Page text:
Since the first publication of this book thirty years ago, it has appeared in several editions and languages. Recently I reread it, and decided that, after so many years, it could do with revision. And though the same number of years of my own life have passed also, bringing me now to the age of eighty-two, I decided not to bring the reader comparably up to date on my own life. Essentially, indeed, this book was never intended to be an autobiography so much as an account of my life with Paramhansa Yogananda. My basic purpose was to tell about his life from the perspective of a disciple. This would, I felt, fill a much neglected need.
I’ve written here about the deep humility which caused him, in his autobiography, to relate more about other great saints he had known than about himself. Indeed, the average reader might receive the impression from that autobiography that the author himself was not even a master, but simply a devout, earnest spiritual seeker who had had the good fortune to meet all those saints.
What I have done here, then, is complete the story of his life from an objective point of view. In this sense, I might indeed have titled this book A Gospel of Paramhansa Yogananda, were it not for the fact that I have also written other books, containing hundreds more of his sayings.
This book is also, and primarily, a sequel to Yogananda’s autobiography, which, I am told, has become the best-selling spiritual autobiography of all time, and is still, after more than sixty years, among the ten best-selling spiritual books in the world.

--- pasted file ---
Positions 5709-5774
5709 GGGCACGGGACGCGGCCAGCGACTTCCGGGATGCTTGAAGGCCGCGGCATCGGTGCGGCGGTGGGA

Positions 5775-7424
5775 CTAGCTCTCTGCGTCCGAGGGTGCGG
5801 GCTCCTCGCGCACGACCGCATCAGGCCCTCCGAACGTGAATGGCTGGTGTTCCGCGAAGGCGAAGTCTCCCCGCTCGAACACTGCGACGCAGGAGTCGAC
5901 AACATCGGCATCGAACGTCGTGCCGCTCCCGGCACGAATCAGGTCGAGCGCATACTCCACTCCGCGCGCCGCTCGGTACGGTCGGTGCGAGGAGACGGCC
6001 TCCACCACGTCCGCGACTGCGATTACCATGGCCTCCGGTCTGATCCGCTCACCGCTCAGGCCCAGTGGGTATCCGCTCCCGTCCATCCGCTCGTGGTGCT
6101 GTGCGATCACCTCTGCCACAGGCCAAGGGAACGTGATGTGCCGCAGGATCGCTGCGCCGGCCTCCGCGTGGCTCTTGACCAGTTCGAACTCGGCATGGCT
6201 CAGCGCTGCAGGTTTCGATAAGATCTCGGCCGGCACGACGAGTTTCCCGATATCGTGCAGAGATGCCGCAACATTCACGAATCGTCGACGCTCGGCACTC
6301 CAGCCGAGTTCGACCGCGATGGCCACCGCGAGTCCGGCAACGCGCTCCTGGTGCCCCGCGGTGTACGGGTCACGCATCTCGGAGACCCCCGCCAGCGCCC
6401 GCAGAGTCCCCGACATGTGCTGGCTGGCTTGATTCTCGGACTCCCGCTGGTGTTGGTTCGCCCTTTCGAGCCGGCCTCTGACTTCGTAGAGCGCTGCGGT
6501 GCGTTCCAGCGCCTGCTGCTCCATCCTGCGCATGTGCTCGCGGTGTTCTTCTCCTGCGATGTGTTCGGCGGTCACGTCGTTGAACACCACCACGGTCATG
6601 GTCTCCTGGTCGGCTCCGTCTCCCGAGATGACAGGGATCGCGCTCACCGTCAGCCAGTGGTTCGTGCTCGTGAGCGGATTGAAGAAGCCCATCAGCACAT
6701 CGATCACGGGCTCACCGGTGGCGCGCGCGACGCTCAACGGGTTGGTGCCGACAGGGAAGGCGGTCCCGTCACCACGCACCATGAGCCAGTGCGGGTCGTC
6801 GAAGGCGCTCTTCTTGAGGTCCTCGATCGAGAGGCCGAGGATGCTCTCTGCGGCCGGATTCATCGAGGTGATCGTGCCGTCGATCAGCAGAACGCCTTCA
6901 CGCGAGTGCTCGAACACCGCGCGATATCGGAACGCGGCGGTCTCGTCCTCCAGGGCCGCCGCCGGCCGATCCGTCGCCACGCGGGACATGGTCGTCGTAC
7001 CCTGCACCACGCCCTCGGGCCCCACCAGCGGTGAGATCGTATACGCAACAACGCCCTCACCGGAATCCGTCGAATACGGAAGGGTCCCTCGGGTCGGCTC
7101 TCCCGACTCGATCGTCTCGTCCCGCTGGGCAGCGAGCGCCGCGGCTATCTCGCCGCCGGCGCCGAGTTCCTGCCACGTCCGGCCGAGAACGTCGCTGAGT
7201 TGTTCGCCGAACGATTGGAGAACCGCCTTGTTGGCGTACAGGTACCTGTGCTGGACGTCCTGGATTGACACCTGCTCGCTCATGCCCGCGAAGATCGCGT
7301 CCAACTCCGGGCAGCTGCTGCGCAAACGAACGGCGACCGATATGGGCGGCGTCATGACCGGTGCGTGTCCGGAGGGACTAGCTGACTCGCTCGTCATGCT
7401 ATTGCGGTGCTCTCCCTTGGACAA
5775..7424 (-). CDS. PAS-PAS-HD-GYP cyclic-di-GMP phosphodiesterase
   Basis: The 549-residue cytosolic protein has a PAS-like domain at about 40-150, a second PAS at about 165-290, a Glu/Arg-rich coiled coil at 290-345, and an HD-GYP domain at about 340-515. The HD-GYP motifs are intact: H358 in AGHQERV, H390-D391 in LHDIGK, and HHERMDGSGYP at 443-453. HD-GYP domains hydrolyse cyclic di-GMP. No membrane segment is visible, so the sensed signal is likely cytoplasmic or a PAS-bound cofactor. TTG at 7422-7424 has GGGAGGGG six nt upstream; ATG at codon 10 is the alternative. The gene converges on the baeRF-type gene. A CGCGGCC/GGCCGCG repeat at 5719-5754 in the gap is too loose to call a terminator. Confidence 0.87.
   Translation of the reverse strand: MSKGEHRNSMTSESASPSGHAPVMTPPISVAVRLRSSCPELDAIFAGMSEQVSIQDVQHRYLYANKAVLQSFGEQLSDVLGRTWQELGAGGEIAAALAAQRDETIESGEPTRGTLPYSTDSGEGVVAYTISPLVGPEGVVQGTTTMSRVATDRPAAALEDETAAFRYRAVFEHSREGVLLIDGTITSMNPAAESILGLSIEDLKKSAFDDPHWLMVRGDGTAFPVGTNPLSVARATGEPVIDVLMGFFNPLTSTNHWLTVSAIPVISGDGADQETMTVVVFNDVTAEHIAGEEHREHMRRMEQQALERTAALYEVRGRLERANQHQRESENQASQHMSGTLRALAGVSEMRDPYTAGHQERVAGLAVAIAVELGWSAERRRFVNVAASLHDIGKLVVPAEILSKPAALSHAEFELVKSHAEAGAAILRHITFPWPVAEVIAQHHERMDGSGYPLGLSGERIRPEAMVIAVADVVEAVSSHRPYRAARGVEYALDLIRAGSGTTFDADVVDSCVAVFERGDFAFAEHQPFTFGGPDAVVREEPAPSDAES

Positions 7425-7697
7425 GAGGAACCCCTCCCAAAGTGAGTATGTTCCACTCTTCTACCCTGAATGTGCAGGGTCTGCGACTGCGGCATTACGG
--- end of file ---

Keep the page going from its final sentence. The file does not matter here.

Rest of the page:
The underlying saga of my own life has been universal in that it has been mostly a search for truth. Thus, this book is really more concerned with principles than with persons or events.
My story — detailed in Part I of this book — begins with my boyhood search. I sought by many paths: scientific, political, artistic, literary, dramatic, religious, philosophical, and (finally) spiritual. My hope is that this book will touch a receptive chord in others, for what I have dealt with here is a search that is central to the life of every man.
One day a disciple asked Yogananda, “Will I ever leave the spiritual path?”
“How could you?” the Master asked. “Everyone in the world is on the spiritual path.”
This book is an attempt to demonstrate the truth of those words.
I met Paramhansa Yogananda on September 12, 1948, at the age of twenty-two. I had just read his autobiography. It had inspired me to take the next bus across the country (from New York to Los Angeles, where he lived). So deeply had his book affected me that the first words I addressed to him — they would have been inconceivable for me even one week earlier — were, “I want to be your disciple.”
The Guru must have seen how desperate I was for the truths he had to share, for he accepted me at that very meeting as a monastic disciple. From then on, I lived with him for the remaining three and a half years of his life, and have served him and his work throughout my life.
January 31, 2009